We agree with the Third Circuit’s reasoning…The text of the TCA plainly provides that employees working on mixed fleet vehicles are covered by the TCA exception. Section 306 of the TCA expressly amended the FLSA by providing that overtime compensation would be available to “covered employee[s]” even when the MCA Exemption ordinarily would exempt those employees from the FLSA’s overtime requirements. By stating in section 306(a) of the TCA that the TCA “shall” apply to covered employees, Congress mandated that even if the MCA Exemption applied to certain drivers, those drivers nevertheless would be entitled to overtime compensation.  The structure of the TCA exception also makes clear that an employee need only work on smaller vehicles “in part” to qualify for overtime compensation, thereby placing drivers of mixed fleets within the FLSA’s requirements. Sections 306(c)(1), (2), and (3) of the TCA collectively list requirements that an employee must meet in order to be excepted from the MCA Exemption and entitled to overtime wages. The language of Section 306(c)(2), which modifies the two subsections that follow, refers to individuals “whose work, in whole or in part” meets the requirements of those subsections.

Subsection 306(c)(2)(A) describes the nature of the covered employee’s job, as an employee “whose work, in whole or in part, is defined [] as that of a driver, driver’s helper, loader, or mechanic[.]” Thus, by using the phrase “in part,” the statute does not require that an employee perform one of the listed jobs during all working hours. Instead, an employee satisfies subsection 306(c)(2)(A) if she works as a driver, driver’s helper, loader, or mechanic for a portion of her working hours.

Similarly, subsection 306(c)(2)(B) describes the effect of an employee’s work, meaning that a covered employee is one “whose work, in whole or in part, is defined [] as affecting the safety of operation of motor vehicles weighing 10,000 pounds or less in transportation on public highways in interstate or foreign commerce….” A covered employee’s work must therefore, entirely or partially, affect the operational safety of vehicles weighing less than 10,000 pounds.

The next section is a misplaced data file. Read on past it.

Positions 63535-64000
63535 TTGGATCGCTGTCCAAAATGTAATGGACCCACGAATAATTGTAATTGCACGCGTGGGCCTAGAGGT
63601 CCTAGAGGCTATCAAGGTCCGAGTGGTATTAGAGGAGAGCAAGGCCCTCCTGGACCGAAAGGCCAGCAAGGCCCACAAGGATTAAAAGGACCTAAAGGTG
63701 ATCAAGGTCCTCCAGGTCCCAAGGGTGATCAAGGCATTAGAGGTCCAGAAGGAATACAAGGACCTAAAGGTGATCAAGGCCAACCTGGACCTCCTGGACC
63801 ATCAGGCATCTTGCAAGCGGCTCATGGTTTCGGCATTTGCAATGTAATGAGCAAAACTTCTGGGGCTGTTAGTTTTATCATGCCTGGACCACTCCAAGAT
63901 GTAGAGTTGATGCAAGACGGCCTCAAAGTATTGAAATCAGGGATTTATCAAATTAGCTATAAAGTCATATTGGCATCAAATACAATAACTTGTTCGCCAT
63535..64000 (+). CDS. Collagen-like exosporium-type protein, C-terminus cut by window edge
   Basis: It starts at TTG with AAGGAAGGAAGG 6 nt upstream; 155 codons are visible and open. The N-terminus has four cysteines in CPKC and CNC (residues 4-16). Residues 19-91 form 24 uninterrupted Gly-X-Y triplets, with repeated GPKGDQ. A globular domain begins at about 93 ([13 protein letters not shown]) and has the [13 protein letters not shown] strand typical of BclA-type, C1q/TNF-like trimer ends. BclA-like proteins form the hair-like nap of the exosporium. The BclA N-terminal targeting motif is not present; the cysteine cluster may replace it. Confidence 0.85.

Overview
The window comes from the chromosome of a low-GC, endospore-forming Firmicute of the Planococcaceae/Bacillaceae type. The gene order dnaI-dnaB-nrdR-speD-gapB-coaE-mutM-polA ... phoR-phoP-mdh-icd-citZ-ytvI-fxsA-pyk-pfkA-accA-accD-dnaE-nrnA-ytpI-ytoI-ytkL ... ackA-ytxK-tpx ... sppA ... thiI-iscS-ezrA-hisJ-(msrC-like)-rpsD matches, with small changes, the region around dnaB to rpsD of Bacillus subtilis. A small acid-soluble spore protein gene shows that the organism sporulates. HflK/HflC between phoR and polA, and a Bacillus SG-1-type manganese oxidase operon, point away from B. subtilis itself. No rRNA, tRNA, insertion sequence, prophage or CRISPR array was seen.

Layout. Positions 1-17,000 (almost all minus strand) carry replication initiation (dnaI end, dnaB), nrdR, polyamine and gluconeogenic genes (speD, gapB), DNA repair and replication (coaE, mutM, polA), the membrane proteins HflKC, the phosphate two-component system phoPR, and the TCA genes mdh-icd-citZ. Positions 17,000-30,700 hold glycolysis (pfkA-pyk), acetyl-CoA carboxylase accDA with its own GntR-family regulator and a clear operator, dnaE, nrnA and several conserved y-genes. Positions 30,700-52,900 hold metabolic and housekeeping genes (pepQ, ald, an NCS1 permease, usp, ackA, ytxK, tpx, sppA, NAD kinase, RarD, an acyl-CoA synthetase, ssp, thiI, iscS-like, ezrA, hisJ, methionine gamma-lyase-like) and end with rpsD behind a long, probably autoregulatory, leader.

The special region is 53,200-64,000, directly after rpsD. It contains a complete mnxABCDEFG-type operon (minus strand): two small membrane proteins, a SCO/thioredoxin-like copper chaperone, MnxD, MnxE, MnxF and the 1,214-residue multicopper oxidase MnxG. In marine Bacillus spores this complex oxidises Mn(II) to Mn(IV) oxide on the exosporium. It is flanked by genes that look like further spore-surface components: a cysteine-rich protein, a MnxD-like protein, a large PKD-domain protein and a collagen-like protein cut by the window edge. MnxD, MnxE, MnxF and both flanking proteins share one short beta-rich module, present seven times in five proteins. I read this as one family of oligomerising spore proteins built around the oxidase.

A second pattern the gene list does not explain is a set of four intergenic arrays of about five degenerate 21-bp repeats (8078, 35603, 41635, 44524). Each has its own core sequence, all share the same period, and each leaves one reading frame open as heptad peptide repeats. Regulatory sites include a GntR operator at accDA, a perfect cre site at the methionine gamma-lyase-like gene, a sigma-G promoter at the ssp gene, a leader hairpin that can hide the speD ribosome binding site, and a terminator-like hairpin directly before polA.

There is nothing in the language or structure of the statute indicating that Congress intended to limit the reach of the TCA to exclude employees working on mixed fleets of vehicles. For example, if Congress had intended for employees working on mixed fleets to be exempt from overtime compensation requirements, Congress could have made the current content of subsection 306(c)(2)(B) its own separate section, with the effect that the term “in whole or in part” would not modify the phrase “motor vehicles weighing 10,000 pounds or less.” But Congress did not do so. Likewise, if Congress had intended to exclude mixed fleet employees from the FLSA’s overtime compensation requirements, it could have made that intent explicit in Section 306(c)(3), by defining a “covered employee” as an employee “who exclusively performs duties on motor vehicles weighing 10,000 pounds or less.” But, again, Congress did not do so.

The Schilling case is yet more welcome news for FLSA plaintiffs seeking unpaid overtime, particularly those working in the oil and gas sector, who frequently operate a “mixed fleet” of larger and smaller vehicles and thus are commonly misclassified as exempt from overtime pay.  If you or a family member or friend has driven larger and smaller vehicles when performing a job and have been denied overtime pay, consult with an experienced overtime attorney to learn of your legal rights.  Josh Borsellino is a Texas attorney who represents workers (particularly those in the oil and gas sector) in overtime pay lawsuits.  For a free consultation of your unpaid overtime claim, call Josh at 817.908.9861 or complete this free form.  For more information, feel free to visit our firm’s other website,